Time is running out to play a forgotten legend of golf – before the course closes for good
A golf course once described as among the very best in the Kingdom, laid out by the former winner of the British Open himself, is set to close for good.
Tom Morris, a man remembered not just as a formidable golfer but someone who designed and tended some of the UK’s very best golf courses, was said to be “enraptured” with the rugged 6,083-yard Gloucestershire marvel (par 69).
In the book Top 100 Golf Courses in Britain and Ireland, the legend of St Andrew’s who won the British Open by 13 shots (a record broken only by Tiger Woods in the modern era), is quoted as declaring “few golf courses in the kingdom were equal to Cleeve Common”.
But now the current tenant of the club, The Share Club Ltd, has served notice and the course will close at the end of March next year “due to financial unviability”.
A quick glance at the last filed accounts in Companies House show a shareholders deficit of more than £131,000.
Tewkesbury Borough Council, which owns the club house, said it had been looking at other options, but hopes are not high.
Soon to become one of golf's missing links
The council said it had “commissioned an independent expert opinion on the future of golf provision in this location. The report concluded that golf could not be financially sustainable at Cleeve Hill without significant investment and an ongoing subsidy from the council.”
In a statement the local authority said: “Given this conclusion, and the difficult financial position facing local government, the council’s Executive Committee reluctantly decided to end its licence to use Cleeve Hill Common for the laying out of a golf course from 31 March 2021.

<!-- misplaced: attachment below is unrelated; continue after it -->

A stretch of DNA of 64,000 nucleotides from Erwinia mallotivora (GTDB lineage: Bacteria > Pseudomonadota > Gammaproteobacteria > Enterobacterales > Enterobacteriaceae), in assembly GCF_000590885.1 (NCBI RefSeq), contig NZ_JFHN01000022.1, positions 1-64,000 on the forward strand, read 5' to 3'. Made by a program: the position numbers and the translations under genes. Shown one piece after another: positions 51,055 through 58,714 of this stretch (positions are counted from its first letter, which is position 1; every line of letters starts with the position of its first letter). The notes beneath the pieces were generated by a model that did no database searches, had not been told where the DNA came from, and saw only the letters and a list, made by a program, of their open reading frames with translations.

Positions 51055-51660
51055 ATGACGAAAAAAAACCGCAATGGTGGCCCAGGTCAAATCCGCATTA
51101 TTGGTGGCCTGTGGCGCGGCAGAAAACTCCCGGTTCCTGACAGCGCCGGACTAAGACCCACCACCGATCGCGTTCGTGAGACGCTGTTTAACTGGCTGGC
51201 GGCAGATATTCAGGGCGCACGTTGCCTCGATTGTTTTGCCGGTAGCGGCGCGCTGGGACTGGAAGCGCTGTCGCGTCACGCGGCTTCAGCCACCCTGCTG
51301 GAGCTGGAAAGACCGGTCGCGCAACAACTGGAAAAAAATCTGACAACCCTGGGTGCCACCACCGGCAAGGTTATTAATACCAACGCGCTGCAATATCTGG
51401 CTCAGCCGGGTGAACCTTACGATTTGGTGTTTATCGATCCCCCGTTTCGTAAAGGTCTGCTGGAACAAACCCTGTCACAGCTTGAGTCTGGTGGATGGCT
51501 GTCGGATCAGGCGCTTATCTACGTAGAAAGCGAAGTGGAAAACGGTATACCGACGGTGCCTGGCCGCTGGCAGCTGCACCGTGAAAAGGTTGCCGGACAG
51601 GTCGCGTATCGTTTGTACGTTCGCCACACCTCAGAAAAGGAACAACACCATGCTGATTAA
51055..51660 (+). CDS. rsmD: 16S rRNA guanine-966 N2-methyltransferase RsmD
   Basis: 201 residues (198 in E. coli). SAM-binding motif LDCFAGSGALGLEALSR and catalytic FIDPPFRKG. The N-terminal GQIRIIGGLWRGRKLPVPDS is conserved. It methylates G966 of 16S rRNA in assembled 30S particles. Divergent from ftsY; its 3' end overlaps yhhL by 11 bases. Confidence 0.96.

“The land will return to the control of the Cleeve Common Trust, from 1 April 2021. This decision by the council has no effect on the current use of the remainder of the common, and that will remain open for the public’s continued enjoyment.
“The council, which owns the clubhouse, has been exploring alternative options for the club's site. In the short-term, there are no current plans to redevelop it, although the very poor condition of the building means that there is no other affordable option other than for it to be demolished.”
In the book Top 100 Courses in Britain and Ireland Cleeve Hill Golf Course is described as “a hidden gem in the heart of the Cotswolds, with fantastic views and a challenging course for all levels”.
For golfing historians who enjoyed the references to Old Tom Morris (who was in his prime in the late 1800s) and did not know it already, the great James Braid and Harry Vardon are said to have once played a match on the Cleeve Hill course in 1902 (Vardon coming out on top on this occasion).
In researching the provenance of the course just outside Cheltenham the authors enlisted the help of Melvyn Morrow Hunter, the great great grandson of Old Tom Morris, who is said to have provided a clipping from the Cheltenham Chronicle, dated July 11, 1891.
Apparently, this stated “the course was laid out by that veteran of St Andrews, Tom Morris, who was himself enraptured with it, declaring that few golf links in the kingdom were equal to those on Cleeve Common”.
One David Brown who designed the Painswick Course and taught the game to Queen Victoria, no less, as well as winning The Open at Musselburgh (Scotland), was employed to tend the greens at the Cleeve Common course.
So, in conclusion, if you are want to experience a piece of history, and play the game as perhaps you never have before and will ever again, the clock is ticking.